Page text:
Country: Scotland

Alcohol :45.8 %

Bottle Size: 70cl

Tasting Notes:

Colour: Dark amber

Nose: Hints of sherry, lots of peat and salty fresh sea air. Fresh and round. Bit acid. Hints of red fruits with lemons on a camp fire.

Finish: Rich and full. Starts with peat and fruits. Seaweed comes in at some point. Surprisingly soft and smooth for a Talisker. Peppers and coffee notes rise from the back, with glimpses of delicate smoke. Amazingly enough, the smoothness continues. Peat is very much presented again. Sherry and oak on the side. Peppery malt with zesty oranges.

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Talisker has retained the five still set-up and continues to produce a highly individual new make which mixes smoke, fruit, sulphur, salt and pepper. The malt is medium-peated, the worts clear and the fermentation long. It is in distillation that things go slightly strange.

The wash stills are very tall. This refluxes any heavy elements back into the body of the still to be redistilled. After rising up the ‘U’, the lyne arm coils itself inside cold worm tubs.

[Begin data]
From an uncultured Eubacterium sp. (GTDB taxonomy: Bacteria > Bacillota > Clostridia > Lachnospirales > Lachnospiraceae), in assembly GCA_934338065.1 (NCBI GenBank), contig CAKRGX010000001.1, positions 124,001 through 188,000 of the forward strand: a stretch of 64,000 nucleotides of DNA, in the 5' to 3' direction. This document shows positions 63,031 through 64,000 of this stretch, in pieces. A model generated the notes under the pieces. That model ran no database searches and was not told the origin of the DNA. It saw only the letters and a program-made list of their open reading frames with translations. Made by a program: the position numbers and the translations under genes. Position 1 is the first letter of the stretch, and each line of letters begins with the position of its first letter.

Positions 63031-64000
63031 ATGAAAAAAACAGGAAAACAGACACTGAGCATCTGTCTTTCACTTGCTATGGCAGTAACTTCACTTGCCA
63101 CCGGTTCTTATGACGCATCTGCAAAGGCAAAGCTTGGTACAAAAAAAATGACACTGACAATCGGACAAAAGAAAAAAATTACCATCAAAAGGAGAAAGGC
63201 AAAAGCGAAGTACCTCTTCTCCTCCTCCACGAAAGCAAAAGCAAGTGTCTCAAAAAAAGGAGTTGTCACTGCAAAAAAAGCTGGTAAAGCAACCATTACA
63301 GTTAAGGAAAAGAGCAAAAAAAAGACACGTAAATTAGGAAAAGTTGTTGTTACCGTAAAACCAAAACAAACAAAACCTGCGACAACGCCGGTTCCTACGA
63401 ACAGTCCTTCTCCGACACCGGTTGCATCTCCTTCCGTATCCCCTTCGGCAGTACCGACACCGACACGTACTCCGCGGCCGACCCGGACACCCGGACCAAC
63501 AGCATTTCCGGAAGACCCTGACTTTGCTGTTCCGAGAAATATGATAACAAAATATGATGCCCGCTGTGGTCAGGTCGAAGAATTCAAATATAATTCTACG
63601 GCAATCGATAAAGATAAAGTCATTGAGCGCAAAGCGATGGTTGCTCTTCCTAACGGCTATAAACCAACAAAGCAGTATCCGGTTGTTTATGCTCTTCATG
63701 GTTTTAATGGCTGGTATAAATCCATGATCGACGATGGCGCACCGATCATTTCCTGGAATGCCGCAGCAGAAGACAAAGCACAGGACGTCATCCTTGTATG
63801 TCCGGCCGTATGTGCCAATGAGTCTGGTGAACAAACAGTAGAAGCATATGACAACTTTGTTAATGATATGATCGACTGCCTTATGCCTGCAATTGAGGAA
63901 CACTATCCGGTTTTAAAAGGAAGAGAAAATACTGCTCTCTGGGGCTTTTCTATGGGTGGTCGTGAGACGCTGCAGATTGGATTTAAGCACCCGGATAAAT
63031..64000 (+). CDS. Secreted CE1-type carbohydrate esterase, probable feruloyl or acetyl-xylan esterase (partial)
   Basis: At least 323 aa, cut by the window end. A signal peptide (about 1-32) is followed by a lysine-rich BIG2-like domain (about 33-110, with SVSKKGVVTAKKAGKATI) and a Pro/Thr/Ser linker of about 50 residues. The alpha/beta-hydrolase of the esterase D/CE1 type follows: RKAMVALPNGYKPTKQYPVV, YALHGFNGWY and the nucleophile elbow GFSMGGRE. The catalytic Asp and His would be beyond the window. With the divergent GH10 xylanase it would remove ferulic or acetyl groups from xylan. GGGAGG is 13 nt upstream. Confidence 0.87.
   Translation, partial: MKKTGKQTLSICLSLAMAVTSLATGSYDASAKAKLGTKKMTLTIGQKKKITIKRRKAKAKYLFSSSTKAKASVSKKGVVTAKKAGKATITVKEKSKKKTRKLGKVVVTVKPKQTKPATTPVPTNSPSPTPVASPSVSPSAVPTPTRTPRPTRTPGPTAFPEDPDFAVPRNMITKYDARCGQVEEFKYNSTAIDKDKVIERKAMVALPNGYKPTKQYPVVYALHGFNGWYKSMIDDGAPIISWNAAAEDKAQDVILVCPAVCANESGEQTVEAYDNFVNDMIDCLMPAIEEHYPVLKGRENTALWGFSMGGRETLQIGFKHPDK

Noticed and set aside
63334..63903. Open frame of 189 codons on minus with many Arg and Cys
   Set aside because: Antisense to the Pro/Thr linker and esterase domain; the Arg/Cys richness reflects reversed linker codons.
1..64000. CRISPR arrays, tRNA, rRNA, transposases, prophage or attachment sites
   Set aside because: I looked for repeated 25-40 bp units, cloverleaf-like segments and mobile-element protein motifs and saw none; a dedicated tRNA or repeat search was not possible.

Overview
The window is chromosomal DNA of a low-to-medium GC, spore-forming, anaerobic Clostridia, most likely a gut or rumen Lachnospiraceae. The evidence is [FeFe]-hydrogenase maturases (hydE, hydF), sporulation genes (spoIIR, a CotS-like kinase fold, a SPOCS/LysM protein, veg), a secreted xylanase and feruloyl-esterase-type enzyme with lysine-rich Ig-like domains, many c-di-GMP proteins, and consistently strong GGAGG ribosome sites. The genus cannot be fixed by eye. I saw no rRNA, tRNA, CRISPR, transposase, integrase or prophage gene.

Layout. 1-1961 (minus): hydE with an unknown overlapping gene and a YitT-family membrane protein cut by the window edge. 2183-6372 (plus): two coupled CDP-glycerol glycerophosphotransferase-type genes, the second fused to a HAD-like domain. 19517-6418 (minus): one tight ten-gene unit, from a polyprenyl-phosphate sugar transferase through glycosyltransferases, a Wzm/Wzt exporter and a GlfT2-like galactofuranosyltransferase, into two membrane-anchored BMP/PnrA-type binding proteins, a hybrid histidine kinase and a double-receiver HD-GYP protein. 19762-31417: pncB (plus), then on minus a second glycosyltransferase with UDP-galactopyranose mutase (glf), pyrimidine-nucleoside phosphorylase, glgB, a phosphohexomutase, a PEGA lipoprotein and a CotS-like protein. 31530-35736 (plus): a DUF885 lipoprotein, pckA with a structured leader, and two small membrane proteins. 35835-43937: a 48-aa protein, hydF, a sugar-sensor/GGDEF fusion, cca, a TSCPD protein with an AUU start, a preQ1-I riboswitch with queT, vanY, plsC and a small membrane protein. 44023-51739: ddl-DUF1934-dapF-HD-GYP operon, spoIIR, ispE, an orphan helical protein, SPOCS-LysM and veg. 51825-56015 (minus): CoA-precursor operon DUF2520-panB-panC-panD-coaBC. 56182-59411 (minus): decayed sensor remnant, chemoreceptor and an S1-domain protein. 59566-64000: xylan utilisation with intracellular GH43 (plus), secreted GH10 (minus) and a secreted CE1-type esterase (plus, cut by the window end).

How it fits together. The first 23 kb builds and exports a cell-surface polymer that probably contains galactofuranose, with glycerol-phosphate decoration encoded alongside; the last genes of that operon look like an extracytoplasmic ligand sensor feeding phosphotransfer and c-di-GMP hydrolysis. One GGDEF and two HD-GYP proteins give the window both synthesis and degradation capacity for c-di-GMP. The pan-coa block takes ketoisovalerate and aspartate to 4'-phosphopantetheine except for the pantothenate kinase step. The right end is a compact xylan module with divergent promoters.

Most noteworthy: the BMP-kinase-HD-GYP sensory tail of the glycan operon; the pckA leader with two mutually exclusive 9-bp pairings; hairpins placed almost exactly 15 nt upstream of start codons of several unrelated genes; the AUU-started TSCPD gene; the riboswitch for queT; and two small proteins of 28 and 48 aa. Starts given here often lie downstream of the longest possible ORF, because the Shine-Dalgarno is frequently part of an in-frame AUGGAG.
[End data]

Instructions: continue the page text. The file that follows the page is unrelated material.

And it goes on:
While there is a lot of reflux taking place, there is little copper contact which provides the sulphury notes in the new make, and could give the signature pepperiness in the mature spirit. The purifier pipe adds oiliness, while the reflux helps to refine the fruity elements created during fermentation.

In contrast to most distilleries where the spirit stills are the workhorses, at Talisker the second distillation takes place in small plain stills, again with worm tubs. This adds mid-palate weight. Maturation is in refill and rejuvenated casks. We also use with ex-fortified wine casks for the Distiller’s Edition and Port Ruighe expressions and occasional special releases.

Talisker’s founders, brothers Hugh and Kenneth MacAskill were classic Clearance landlords. Having bought the tack [rent] of Talisker House on Skye and extensive lands in 1825, they set about forcibly shifting the resident population from their farms, either to new settlements at Carbost and Portnalong on the shores of Loch Harport and Portnalong, or off the island entirely.

As well as replacing subsistence farmers with more profitable sheep, another of the MacAskill’s money-making schemes was distilling. In 1830, they opened their Talisker distillery in Carbost using the cleared populace as its workforce.


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